In the case of the yellow fever mosquito (Aedes aegypti) experiments must be carried out in exceptional conditions. This mosquito, mainly vector of dengue, yellow fever, Zika and chikungunya, is widely distributed by Southeast Asia and South America. In Europe, it is currently present in Madeira Island and in the east of the Black Sea, and it has been detected in other places, like the island of Fuerteventura, in December 2017, where it was quickly eradicated. For some years now, the main concern is that it reaches the Iberian Peninsula as it was done by the tiger mosquito. For this reason, it is necessary to have the systems ready to detect, as rapidly as possible, the arrival of this species in other countries. As it is an exotic species in Catalonia, experiments with Aedes aegypti will be carried out at the IRTA-CReSA Biocontenition Unit, which has Biosafety level 3 laboratories, members of the ICTS Network of High Biosafety Level Laboratories (RLASB) under very strict conditions to prevent any species from escaping.
First pilot field test will be held during Spring of 2020
In Catalonia, the first test phases with traps will be carried out in the city of Barcelona by the Public Health Agency of Barcelona (ASPB), which is responsible for monitoring and controlling mosquitoes in the city. “These sensors will be used to obtain information quickly and truthfully and thus reduce the reaction time in the control interventions. This is especially relevant for the monitoring of cases of arbovirosis where it is interesting to act immediately to reduce the risks of a possible transmission, explains Tomás Montalvo, a researcher at the CIBER of Epidemiology and Public Health and responsible for the Monitoring and Control Program of mosquitoes of Barcelona. The ASPB, together with IRIDEON SL, was already pioneering in the development of a first phase of these sensors that allowed to identify the mosquitoes of the rest of the insects, and that provided valuable information for the management of vectors in urban environments. At the same time, more tests will be carried out in the field with traps in periurban and rural settings by the Mosquito Control Service of the Baix Llobregat County Council and also in other peri-urban areas of Portugal.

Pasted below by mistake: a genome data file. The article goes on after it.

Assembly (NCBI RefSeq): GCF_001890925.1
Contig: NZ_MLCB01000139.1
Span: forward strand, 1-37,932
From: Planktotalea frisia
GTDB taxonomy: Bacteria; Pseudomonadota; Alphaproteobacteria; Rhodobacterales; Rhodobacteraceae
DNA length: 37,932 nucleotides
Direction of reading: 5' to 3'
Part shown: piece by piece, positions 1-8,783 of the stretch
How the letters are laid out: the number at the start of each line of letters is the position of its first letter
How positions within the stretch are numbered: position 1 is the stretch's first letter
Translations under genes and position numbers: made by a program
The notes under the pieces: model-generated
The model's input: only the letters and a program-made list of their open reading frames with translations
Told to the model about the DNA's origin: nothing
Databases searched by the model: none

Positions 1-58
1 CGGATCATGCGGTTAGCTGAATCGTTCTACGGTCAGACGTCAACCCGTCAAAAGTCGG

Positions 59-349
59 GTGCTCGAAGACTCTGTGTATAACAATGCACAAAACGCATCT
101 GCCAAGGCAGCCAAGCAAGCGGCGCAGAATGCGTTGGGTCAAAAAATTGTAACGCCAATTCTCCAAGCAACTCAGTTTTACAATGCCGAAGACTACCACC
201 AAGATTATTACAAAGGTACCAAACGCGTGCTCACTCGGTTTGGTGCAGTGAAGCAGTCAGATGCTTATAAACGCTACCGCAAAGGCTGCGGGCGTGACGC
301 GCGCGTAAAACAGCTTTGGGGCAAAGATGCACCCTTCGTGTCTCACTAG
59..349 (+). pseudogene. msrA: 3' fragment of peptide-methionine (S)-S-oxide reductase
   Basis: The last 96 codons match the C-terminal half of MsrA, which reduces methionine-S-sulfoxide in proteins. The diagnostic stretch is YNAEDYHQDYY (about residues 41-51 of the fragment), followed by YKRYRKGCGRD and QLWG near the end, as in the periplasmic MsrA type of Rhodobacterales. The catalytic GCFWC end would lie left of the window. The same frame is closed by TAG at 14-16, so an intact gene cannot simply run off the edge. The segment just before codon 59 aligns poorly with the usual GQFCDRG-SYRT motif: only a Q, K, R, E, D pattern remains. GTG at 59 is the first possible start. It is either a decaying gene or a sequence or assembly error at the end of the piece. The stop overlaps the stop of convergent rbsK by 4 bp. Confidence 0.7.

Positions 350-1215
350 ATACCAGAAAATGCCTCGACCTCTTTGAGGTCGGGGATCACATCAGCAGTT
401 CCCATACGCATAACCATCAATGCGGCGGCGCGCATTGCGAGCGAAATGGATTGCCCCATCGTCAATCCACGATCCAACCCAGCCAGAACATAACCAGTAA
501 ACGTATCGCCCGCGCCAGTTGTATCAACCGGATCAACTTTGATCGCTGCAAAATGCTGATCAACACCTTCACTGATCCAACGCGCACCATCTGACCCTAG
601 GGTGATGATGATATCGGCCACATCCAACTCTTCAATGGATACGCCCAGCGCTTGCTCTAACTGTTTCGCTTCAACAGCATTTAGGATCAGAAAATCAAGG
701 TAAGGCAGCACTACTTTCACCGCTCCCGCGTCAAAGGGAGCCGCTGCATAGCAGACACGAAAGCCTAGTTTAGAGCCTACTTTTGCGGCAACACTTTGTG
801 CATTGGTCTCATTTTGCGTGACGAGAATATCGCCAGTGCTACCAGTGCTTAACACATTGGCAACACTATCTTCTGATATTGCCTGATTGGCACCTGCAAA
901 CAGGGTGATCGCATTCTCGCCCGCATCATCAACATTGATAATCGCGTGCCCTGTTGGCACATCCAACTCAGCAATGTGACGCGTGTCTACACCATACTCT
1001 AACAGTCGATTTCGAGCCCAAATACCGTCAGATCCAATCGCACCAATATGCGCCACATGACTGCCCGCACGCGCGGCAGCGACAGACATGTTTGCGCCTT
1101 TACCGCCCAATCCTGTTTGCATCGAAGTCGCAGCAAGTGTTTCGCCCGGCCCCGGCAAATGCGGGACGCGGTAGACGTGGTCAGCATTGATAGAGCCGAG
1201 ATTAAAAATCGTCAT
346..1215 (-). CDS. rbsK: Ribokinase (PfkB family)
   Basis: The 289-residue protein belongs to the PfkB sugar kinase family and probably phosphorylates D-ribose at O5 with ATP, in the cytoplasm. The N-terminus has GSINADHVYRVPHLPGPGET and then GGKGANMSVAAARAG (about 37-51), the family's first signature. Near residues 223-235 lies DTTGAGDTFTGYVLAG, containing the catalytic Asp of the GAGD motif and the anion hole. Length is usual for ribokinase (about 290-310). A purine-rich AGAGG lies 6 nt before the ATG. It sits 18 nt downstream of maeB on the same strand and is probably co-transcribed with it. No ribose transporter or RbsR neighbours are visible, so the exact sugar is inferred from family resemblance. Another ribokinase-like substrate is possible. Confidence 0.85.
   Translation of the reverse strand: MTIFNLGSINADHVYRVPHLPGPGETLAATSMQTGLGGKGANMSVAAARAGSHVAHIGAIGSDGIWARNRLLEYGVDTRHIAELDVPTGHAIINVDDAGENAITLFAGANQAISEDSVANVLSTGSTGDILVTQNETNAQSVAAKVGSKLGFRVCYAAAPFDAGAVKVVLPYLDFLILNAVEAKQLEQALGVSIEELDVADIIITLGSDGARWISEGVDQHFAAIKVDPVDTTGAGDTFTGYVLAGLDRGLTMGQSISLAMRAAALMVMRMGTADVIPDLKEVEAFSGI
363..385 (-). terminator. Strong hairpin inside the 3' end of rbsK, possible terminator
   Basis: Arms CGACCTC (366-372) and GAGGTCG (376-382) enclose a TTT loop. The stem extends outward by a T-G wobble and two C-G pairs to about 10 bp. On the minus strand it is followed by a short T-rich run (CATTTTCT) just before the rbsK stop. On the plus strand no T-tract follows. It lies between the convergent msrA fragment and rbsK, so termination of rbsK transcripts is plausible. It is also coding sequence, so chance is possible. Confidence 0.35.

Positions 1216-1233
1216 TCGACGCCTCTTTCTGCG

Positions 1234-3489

Real-time quality risk maps for disease control
The ultimate goal of VECTRACK is to facilitate the collection of field data to obtain species composition data, evaluate their density, build risk maps and predictive models of the species of mosquito vectors of diseases that most worry in Europe and be able to plan and improve surveillance and control programs. The integration of all the data collected by the sensors will be borne by the company AVIA-GIS through the tool VECMAP. It is the main European company specialized in the collection, processing and analysis of spatial information and the development of space-time information systems in diseases transmitted by vectors and emerging zoonoses.
In a context of globalization, it is necessary to control the vectors and their distribution to act quickly when there is a case of mosquito-borne disease. During 2018, there was a high incidence of West Nile virus in Europe with 2,083 autochthonous cases that accounted for more than the total number of autochthonous cases occurring in the last 7 years. This virus has a zoonotic cycle, and it is transmitted through the bite of mosquitoes infected generally of the Culex pipiens species among birds, but people and other animals such as horses can also be infected. “In people it can cause a neurological disease that can get to be mortal. Currently, no specific therapy or vaccine is available. In Catalonia, in November 2017 the virus was detected in birds of prey and in 2018, the first case in horses,” explains Dr. Núria Busquets, researcher at IRTA-CReSA. On the other hand, the Rift Valley fever virus is an endemic disease of the African continent in the spotlight in case it reaches Asia or Europe. It mainly affects sheep, cows and other wild ruminants but also by infecting people through the mosquito bite of Aedes and Culex genera.
In Europe, the transmission alert for Zika, dengue and chikungunya is activated because the vector potential of these diseases, the tiger mosquito, is widely distributed in many countries, especially on the Mediterranean coast. In Catalonia, since the Protocol for the Surveillance and Control of mosquito-borne arboviruses in 2014 was launched, a total of 507 cases of dengue were detected, two of which are autochthonous. The first was in November 2018 and the second is the current case, reported this week. In total, in Spain, there are 7 cases of autochthonous dengue reported so far. As regards the cases reported so far by Zika and Chikungunya, cases have been imported, that is, people infected with the virus in another country.